|Marketer’s Intuition Revisited|
|Thursday, 13 December 2007|
Topic: Marketer’s Intuition Revisited: Is There a Place for Intuition in Web Page Optimization?
A subjective factor like intuition might alarm those basing new Web site designs on test results that discover what really works when it comes to Internet marketing. It doesn’t seem scientific. It’s certainly not represented in our Conversion Index formula:
Yet the very nature of the optimization procedure includes an element of intuition. Where does it fit when identifying the most effective Internet marketing strategy?
Previous MarketingExperiments surveys showed intuition was unreliable when it came to predicting the best page performance, the best headline, the best copy in the test cases we studied. Our survey-takers were wrong at least 50% of the time.
In the interest of updating our previous findings on marketer's intuition, we invited those attending our December 5, 2007, Web clinic to evaluate side-by-side Web site and email optimization choices and vote on which ones they believed performed best in our tests. We then conducted a live poll of the audience, shared the tally, and reviewed the actual test results.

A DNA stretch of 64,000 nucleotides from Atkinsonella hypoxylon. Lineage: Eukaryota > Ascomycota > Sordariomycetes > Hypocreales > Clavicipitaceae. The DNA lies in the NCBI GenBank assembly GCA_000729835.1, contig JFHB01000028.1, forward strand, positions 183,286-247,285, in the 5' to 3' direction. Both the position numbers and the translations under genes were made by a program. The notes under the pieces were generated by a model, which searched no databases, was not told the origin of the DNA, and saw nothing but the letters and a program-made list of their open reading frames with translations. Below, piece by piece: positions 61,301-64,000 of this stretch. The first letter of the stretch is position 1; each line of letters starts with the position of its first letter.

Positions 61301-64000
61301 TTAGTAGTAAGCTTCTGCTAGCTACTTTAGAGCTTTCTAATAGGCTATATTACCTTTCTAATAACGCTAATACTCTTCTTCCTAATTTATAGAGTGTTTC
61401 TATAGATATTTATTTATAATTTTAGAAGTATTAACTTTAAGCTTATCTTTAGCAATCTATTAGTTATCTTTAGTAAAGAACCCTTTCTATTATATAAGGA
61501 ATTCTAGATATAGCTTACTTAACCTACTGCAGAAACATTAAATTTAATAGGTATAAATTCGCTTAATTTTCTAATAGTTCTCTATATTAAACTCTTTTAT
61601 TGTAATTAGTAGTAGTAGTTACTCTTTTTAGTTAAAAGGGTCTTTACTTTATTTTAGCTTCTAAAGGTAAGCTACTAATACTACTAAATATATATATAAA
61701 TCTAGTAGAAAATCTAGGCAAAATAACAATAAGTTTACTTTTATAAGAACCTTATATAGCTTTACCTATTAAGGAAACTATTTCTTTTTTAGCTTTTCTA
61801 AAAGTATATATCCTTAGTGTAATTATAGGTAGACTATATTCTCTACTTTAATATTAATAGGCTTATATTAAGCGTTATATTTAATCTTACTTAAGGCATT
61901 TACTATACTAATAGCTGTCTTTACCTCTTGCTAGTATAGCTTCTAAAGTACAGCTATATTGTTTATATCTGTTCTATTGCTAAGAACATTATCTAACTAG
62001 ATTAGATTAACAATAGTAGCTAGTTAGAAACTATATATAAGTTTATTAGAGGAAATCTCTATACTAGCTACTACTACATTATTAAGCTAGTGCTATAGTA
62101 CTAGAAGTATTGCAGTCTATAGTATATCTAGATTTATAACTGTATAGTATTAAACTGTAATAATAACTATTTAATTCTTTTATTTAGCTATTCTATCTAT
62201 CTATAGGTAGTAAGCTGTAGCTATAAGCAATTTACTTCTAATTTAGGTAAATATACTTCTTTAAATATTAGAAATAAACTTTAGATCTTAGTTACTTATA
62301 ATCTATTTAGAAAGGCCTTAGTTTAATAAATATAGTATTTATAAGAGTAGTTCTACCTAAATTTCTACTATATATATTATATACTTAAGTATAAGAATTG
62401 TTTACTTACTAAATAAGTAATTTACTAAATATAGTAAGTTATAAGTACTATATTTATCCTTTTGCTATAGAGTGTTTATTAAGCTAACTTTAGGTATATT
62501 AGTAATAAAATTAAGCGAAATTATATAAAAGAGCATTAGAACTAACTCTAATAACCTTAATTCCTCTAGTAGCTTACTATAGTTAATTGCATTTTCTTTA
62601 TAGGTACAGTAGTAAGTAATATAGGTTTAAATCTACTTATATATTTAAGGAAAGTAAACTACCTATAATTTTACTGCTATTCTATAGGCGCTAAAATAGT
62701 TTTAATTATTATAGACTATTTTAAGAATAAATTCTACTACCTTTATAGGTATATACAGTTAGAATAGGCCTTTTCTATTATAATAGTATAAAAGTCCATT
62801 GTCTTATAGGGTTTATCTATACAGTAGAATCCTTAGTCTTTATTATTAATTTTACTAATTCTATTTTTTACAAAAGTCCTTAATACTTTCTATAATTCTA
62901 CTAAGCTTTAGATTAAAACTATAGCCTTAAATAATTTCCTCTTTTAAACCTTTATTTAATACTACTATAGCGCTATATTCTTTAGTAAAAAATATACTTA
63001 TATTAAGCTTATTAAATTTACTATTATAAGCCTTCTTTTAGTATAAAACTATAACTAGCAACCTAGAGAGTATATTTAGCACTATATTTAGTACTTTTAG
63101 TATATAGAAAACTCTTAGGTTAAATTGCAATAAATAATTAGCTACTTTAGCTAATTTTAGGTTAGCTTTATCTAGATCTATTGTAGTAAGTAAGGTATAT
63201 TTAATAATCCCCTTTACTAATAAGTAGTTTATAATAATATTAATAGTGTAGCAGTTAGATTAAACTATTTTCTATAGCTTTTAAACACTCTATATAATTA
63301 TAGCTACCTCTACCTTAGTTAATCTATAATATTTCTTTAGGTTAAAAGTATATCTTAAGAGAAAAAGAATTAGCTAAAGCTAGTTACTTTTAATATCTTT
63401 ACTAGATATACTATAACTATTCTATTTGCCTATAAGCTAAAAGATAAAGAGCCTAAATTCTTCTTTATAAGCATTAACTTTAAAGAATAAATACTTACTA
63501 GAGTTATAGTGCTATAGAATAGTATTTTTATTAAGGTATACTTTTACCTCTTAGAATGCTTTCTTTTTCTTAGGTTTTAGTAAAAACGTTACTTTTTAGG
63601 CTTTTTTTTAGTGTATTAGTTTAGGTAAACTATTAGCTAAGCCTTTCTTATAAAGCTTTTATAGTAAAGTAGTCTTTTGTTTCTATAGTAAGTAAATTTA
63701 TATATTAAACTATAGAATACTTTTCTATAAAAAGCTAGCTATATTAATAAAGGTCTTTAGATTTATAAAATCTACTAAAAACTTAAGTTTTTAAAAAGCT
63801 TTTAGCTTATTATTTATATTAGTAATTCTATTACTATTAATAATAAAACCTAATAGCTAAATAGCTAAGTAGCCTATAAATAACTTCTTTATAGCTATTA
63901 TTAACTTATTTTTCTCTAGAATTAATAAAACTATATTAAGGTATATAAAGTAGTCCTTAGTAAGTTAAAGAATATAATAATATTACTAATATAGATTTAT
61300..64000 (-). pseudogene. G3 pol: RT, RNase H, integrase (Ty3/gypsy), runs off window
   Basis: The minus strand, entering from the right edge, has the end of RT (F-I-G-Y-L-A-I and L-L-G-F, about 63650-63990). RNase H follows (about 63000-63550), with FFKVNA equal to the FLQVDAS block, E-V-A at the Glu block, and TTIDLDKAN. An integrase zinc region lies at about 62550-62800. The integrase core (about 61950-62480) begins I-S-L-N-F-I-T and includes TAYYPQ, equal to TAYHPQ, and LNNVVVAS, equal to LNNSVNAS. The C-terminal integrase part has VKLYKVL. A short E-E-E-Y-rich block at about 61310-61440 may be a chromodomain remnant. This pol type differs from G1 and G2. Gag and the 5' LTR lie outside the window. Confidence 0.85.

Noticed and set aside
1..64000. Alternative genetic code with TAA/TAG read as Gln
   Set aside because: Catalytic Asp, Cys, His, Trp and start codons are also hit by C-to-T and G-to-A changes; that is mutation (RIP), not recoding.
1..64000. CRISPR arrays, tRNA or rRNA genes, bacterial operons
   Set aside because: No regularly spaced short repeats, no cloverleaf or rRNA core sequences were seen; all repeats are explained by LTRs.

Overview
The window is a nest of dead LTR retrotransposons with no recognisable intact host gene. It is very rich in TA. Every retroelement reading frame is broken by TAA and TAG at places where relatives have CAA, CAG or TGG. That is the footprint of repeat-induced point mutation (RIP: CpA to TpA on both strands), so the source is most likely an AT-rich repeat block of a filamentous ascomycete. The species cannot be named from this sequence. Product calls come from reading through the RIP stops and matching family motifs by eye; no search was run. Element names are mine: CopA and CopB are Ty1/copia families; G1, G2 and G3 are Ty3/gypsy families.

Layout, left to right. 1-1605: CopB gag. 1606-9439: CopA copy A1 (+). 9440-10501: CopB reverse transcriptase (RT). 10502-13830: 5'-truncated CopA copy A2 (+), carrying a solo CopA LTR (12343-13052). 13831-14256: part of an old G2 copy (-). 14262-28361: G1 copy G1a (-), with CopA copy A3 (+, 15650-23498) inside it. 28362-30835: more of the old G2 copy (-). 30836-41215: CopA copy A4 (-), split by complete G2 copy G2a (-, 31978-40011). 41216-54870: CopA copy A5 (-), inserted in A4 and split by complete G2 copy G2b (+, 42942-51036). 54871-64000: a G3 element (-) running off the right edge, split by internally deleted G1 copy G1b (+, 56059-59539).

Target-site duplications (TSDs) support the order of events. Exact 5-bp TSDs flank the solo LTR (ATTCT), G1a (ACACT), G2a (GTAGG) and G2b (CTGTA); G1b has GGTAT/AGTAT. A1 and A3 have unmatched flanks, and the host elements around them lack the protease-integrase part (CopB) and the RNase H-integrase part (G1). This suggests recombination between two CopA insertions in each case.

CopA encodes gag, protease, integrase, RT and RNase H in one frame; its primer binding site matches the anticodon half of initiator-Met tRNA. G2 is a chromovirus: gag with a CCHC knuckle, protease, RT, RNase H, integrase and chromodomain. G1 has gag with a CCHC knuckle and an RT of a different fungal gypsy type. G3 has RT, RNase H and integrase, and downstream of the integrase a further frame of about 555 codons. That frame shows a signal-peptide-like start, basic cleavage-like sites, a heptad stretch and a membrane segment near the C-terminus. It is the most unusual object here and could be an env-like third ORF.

The results were fascinating: the majority of the December 5th audience failed each time to pick the best performing design. Even when Dr. Flint McGlaughlin provided pre-vote commentary on two of the designs, the votes still ran counter to his "hints."
Given that intuition is a subjective "X" factor in marketing decisions, we attempted to answer these questions: How can it be honed to its maximum reliability? And should we ever trust it?
Editor’s Note: We recently released the audio recording of our clinic on this topic. You can listen to a recording of this clinic here:
Definitions of intuition vary, but generally it means
Arriving at a conclusion without apparent deductive reasoning.
In Jungian psychology, "intuition" is on one end of a personality axis, and "thinking" is on the opposite end. But using intuition doesn't mean thinking has not taken place.
In the Recognition Primed Decision-Making (RPD) model, psychologist Gary Klein found that intuition means "using previous experience to rapidly interpret perceptions and subconsciously choose feasible solutions."
Therefore, marketing intuition may be a refined ability to immediately filter variables and opportunity through a mental library of data, results, and analyses based on what has worked and what hasn’t in one’s previous marketing testing experience.
Case Study 1: Incentive
Control (without gift card)
We asked our clinic audience:
Which offer performed best in our tests?
A plurality thought Treatment 2 would perform best.
What you need to understand: Both the Control and Treatment 1 performed better without the gift card incentive.